Stretcher Was the LACE model also collective in the sense that many people had to make decisions? For LACE, was the process of reevaluation was different? Was there was more agreement along the way and then, bam! a wake up call?
IT That’s not inaccurate. LACE was founded collectively by artists who were meeting a need. There were very few opportunities for showing certain types of contemporary art, especially work with a focus on media and performance. It was about showing work that wasn’t seen otherwise, and that is something that remains a core value, to use the term that we’ve been using internally. What isn’t being seen otherwise? Where can we have a cultivating role? These are questions that we keep coming back to. It was those questions that caused the founders to create LACE.
There very much is a continuum that we’ve been operating on, but there was a moment when how that happened changed a lot. LACE was founded by a group of artists and fairly shortly after that, an executive director was hired, and that position was about managing various committees. All the programming was done by committee. Fairly quickly, by the mid-1980s, there was a video committee, a performance committee, an education committee and exhibition committee and there may have been an education committee, too. And then there were committees related to development or other sorts of administrative matters. So there was a lot to manage on the staff’s part in terms of that whole group of volunteers. That model ran well for a long time, but it also ran its course. When I was considering coming out here and talking to artists that had been involved with LACE there was a lot of feeling that the curatorial committee thing had run its course.
Specifically, artists were frustrated at having been recruited to curate for program committees, but finding themselves instead being the preparators, the cheap no-cost art handlers. Funding was diminishing rapidly, so the artists committees’ roles were changing from being creative programming people to being cheap labor. No one wanted to do that. It just wasn’t a viable model. There was a lot of resentment. When I was considering this job and talking with the board, I was very candid about not wanting to manage an artist-run organization, having done that in the past. And the board accepted that proposal and voted to disband the committees and I was hired as the director-curator. The programming is now done by staff rather than committees. The board remains a working board with a focus on long-term planning rather than on day-to-day administrative activities like stuffing envelopes. It’s a switch, a very real and powerful switch, on how the board functions.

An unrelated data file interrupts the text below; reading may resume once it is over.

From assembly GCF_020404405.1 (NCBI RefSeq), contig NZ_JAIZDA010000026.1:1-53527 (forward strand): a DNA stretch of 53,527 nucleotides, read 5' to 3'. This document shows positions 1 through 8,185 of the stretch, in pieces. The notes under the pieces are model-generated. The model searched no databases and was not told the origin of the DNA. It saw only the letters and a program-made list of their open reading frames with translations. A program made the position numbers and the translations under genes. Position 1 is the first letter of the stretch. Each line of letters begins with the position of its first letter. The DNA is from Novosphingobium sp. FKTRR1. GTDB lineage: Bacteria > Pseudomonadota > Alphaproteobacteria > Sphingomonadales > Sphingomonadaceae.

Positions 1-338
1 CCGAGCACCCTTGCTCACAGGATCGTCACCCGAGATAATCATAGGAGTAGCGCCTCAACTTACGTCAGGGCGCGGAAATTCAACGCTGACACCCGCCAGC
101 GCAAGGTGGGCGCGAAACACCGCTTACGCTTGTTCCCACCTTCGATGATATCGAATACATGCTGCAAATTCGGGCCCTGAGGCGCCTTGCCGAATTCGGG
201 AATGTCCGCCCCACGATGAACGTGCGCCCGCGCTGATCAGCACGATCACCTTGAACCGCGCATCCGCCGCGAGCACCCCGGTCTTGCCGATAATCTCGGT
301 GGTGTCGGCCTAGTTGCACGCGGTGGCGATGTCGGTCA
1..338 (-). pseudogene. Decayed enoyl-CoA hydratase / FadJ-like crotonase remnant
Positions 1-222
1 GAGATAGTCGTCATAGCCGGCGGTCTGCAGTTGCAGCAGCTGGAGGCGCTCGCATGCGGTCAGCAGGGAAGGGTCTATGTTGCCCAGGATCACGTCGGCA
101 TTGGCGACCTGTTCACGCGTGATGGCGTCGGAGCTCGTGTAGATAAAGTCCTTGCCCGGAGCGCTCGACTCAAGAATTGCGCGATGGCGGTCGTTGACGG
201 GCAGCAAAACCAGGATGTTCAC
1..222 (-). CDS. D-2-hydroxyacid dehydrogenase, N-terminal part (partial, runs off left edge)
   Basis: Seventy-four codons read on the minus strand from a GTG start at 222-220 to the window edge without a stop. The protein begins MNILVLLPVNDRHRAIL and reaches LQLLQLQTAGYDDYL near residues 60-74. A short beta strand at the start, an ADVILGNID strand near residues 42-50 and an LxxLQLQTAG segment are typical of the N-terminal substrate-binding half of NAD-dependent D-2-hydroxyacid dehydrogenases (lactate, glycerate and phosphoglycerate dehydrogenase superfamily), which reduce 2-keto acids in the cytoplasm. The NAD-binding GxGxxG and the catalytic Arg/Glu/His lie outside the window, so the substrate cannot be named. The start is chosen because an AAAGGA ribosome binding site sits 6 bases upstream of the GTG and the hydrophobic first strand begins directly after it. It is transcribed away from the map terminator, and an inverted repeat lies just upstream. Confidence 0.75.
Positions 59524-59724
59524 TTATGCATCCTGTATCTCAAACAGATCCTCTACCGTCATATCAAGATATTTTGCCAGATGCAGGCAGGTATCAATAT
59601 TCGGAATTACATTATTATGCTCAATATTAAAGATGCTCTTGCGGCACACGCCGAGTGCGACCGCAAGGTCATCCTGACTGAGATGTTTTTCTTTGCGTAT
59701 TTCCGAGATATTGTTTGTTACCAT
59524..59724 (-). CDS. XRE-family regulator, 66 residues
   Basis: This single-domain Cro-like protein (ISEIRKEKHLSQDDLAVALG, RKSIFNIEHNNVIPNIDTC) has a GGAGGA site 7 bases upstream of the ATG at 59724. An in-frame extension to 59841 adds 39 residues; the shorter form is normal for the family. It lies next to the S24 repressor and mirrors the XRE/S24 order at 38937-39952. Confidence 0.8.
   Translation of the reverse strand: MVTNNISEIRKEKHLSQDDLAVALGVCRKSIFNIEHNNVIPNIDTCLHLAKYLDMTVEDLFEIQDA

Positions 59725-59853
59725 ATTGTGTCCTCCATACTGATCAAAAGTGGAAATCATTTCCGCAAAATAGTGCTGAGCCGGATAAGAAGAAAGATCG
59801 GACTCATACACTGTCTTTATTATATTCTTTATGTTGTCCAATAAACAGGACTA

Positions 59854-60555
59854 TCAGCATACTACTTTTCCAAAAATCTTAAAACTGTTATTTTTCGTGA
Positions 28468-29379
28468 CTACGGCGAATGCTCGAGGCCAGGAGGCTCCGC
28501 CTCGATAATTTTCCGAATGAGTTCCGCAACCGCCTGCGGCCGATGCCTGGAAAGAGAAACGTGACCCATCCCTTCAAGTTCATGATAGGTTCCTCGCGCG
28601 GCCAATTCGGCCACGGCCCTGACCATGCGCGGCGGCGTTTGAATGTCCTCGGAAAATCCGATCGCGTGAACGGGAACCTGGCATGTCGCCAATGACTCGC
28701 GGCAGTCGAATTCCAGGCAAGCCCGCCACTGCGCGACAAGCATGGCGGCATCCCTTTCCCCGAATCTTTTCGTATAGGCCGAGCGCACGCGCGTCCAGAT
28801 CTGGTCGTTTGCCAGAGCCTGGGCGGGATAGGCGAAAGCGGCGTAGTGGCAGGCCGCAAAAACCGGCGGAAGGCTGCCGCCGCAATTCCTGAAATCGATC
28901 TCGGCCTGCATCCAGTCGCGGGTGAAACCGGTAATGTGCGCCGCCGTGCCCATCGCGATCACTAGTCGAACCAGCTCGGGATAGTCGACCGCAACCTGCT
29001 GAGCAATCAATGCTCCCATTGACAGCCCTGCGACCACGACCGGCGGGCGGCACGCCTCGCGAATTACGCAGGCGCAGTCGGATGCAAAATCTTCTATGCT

CF It’s interesting to hear you talk about the evolution of curating at LACE. A lot of art spaces have gone that way, and running an organization that hasn’t gone that way, I understand everything that you’re saying. It is labor intensive to manage the people and to make sure they understand the organization’s concerns so that when they’re making a decision, they have an idea of how it impacts the budget and the staff.
IT And the mission of the organization.
CF I used to work with an organization that was staff-curated and I think it’s smart to go the way LACE has gone, because I think sometimes an organization is languishing and needs a change. If you want to make programming stronger, you need a devoted group of people working full-time. It doesn’t necessarily diminish an organization’s mission and can make perfect sense. SoEx’s founding principle is a community-based, collective model. Everyone in the organization likes the community model, though it has its ups and downs. There’s a three year term for curators, and, depending on who is on the committee, it could function completely differently. Right now, there is a really devoted group of people.
When I arrived the programs had been set for quite a while and so curators couldn’t change anything. They would show up for meetings, and it was like, the schedule is full, we can’t choose anything else, so what can we do with our time to help? Some people do get resentful if you ask them to help out on the floor or get them to install work. It’s not why they are there, necessarily. But, the way SoEx works, when someone comes onto the committee, it’s not just as a curator, it’s as a volunteer as well. We ask them to help out, because curating takes up so little of their time. LACE’s model seems more like an East coast, director-curator model. Art spaces in New York seem to be run by staff, it’s staff driven energy. In San Francisco, there really isn’t that model, it’s more committee or board driven.